Keeping electronic tabs on animals could reduce theft
A new livestock monitoring system which remotely tracks animals could help detect and prevent stock thefts on farms.
The system, developed by researchers from Australia's Central Queensland University and Lincoln University's Dr Stuart Charters, uses GPS and sensor technology to keep track of livestock and pick up on unusual animal behaviour or movements.
The initial research project uses sensors on cattle collars but the researchers expected testing of the technology would be carried out in ear tags for sheep at a later stage.
Farmers' inability to constantly monitor their stock provided thieves with plenty of opportunities to steal, project leader Associate Professor Mark Trotter said.
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"Stock theft can range from small incursions paring off a handful of animals from larger groups, all the way through to major criminal operations in which entire herds are mustered into portable yards and shipped out in semi‐trailers," he said.
"In all cases the opportunity to steal is a result of the inability of the farmer to constantly monitor the location and behaviour of their livestock."
"We have designed a generic animal sensing platform with GPS location to monitor animal movement that we will test in stock theft simulations."
Federated Farmers rural crime spokesman Rick Powdrell said a sensor system could be an effective way of monitoring unusual patterns of animal movement, which could indicate a theft was taking place.
"If it's sensitive enough, a sensor is going to pick up movements as small as breathing," he said.
"It's going to show the animal is moving all the time. If it's cut off and hits the ground, it's going to stop moving."
A sheep and beef farmer who has himself been a victim of stock theft four times, Powdrell welcomed any research which could help curb the problem.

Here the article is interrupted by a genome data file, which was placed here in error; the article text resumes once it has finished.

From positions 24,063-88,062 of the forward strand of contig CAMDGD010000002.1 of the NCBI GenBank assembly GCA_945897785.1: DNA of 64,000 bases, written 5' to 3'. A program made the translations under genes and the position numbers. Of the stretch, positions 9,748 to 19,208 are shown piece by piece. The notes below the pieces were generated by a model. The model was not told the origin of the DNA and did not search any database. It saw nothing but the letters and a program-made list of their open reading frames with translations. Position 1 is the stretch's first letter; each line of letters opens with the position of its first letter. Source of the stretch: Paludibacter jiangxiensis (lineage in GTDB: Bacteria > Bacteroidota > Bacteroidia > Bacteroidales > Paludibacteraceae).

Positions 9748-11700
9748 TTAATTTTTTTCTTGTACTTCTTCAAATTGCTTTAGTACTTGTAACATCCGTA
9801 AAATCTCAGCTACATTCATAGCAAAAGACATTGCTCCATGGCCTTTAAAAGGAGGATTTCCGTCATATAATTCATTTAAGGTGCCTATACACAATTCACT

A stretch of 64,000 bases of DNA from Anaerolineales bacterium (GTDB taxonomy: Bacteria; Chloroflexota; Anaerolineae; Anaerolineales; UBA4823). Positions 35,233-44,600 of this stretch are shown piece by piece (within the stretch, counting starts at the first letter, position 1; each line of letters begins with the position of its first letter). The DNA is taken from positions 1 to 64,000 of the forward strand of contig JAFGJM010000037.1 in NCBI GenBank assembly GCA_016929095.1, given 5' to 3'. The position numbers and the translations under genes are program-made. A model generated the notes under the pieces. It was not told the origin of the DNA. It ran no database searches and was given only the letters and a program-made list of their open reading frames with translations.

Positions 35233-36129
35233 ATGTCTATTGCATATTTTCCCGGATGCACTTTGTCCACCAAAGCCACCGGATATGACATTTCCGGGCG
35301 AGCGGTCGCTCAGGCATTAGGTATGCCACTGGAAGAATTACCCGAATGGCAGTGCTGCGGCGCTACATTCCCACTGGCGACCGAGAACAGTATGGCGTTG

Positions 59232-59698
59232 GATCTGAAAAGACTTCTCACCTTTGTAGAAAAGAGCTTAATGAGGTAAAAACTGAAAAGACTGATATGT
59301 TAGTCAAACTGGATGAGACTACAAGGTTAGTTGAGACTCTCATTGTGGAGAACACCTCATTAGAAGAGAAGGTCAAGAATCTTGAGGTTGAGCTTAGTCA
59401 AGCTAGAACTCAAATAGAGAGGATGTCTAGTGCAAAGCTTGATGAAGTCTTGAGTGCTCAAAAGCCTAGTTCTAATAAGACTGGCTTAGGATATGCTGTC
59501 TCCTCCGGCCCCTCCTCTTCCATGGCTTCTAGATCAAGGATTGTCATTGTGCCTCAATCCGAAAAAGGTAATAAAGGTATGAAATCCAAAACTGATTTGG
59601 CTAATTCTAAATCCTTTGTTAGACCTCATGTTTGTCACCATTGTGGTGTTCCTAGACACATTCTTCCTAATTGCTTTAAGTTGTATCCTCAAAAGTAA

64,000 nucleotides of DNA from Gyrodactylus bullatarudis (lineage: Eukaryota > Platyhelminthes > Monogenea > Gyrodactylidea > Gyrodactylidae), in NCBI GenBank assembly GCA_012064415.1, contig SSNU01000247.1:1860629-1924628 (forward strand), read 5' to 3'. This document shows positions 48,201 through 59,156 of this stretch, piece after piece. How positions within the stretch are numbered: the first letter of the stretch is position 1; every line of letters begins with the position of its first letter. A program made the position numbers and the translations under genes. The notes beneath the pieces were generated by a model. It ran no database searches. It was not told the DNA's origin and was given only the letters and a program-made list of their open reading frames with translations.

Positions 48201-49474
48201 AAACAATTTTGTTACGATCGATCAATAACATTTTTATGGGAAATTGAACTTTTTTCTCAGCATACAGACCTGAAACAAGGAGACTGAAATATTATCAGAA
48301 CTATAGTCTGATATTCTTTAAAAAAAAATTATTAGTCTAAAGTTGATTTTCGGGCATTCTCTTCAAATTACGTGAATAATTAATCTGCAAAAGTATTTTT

"Technology already exists to keep track of what's in a paddock - cameras that can tell the difference between something with four legs and something with two, gate beams and weight detection pads in gates," he said.
"A lot of people already have things like that set up but a sensor on the animal is interesting."
While GPS tracking implants were already being used by some pet owners and would likely be the most effective way of monitoring stock, the technology was not yet ready for farm use, he said.
"With implants, you run into issues with meat trade because they can walk around the animal and end up where they shouldn't be.
"The meat industry to date hasn't been able to come up with an effective implant because of the way they move."
Stock theft is a major issue on both sides of the Tasman Sea. A recent survey of 1000 Kiwi farmers found 26 per cent had stock stolen in the past five years and more than three per cent had been hit by stock thefts more than five times in the same period.
Federated Farmers, which did the survey, estimated stock thefts cost farmers about $120 million a year.
In Australia, stock theft was the most commonly reported rural crime, with a survey in 2002 finding six per cent of farms were affected and 186,777 animals involved at an annual cost of $A16m ($17.3m).
However, it was estimated as much as two thirds of all stock thefts went unreported in both countries and the true cost could be much higher.